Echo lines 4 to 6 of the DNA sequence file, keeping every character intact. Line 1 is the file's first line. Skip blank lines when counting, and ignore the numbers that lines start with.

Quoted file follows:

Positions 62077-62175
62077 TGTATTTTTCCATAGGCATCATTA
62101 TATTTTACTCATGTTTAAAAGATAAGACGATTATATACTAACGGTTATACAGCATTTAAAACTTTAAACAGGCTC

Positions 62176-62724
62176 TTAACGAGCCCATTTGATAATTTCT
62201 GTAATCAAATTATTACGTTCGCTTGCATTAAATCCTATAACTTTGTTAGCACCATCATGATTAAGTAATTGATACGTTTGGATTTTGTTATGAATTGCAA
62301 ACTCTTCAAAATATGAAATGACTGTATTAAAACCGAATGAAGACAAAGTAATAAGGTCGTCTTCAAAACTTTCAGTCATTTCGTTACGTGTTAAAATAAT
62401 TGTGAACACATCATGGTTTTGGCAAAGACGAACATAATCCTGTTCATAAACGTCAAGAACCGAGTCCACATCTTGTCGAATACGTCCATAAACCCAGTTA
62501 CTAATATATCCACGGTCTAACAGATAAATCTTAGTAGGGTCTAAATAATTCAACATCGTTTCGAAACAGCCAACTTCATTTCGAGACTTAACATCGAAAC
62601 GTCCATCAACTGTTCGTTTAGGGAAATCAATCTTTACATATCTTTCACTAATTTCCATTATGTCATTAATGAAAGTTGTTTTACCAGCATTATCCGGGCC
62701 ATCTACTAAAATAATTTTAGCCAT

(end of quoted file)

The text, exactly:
Positions 62176-62724
62176 TTAACGAGCCCATTTGATAATTTCT
62201 GTAATCAAATTATTACGTTCGCTTGCATTAAATCCTATAACTTTGTTAGCACCATCATGATTAAGTAATTGATACGTTTGGATTTTGTTATGAATTGCAA